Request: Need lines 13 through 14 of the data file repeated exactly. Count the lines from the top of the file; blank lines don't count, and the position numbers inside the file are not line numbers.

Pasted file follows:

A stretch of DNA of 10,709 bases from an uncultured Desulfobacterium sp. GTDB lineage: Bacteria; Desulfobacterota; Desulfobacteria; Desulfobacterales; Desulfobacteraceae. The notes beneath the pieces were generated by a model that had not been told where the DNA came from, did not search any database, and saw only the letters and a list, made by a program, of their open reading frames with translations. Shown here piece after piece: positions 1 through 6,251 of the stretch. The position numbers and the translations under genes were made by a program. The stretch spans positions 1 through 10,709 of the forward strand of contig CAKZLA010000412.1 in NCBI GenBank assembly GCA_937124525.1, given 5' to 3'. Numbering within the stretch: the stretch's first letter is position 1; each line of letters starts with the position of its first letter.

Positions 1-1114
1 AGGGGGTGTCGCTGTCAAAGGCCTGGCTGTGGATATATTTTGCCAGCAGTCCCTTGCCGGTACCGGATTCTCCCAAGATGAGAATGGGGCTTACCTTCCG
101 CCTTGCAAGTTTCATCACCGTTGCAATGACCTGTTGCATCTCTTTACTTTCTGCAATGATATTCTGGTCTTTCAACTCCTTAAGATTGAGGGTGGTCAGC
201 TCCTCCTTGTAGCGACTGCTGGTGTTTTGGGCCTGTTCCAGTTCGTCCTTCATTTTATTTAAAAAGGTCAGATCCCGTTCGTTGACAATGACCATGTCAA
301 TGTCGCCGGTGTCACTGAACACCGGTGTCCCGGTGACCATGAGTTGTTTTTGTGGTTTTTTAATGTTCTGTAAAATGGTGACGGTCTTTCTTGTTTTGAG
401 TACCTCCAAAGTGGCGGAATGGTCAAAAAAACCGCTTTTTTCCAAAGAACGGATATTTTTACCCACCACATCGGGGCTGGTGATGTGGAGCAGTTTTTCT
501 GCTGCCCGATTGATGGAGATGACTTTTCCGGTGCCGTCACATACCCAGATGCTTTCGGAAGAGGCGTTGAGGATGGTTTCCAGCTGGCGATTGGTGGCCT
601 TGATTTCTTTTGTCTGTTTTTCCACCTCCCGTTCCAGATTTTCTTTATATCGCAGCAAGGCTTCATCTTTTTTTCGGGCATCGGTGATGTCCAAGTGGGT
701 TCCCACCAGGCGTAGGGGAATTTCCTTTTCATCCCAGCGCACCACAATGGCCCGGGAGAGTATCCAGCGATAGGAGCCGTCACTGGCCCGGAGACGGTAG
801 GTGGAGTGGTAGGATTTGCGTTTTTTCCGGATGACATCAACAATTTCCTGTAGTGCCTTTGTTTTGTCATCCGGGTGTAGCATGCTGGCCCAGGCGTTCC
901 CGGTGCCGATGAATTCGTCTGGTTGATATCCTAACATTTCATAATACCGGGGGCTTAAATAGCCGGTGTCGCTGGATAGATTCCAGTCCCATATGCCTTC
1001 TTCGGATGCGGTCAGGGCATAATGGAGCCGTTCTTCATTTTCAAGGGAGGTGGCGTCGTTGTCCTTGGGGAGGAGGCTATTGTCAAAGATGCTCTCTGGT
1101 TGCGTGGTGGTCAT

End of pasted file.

1001 TTCGGATGCGGTCAGGGCATAATGGAGCCGTTCTTCATTTTCAAGGGAGGTGGCGTCGTTGTCCTTGGGGAGGAGGCTATTGTCAAAGATGCTCTCTGGT
1101 TGCGTGGTGGTCAT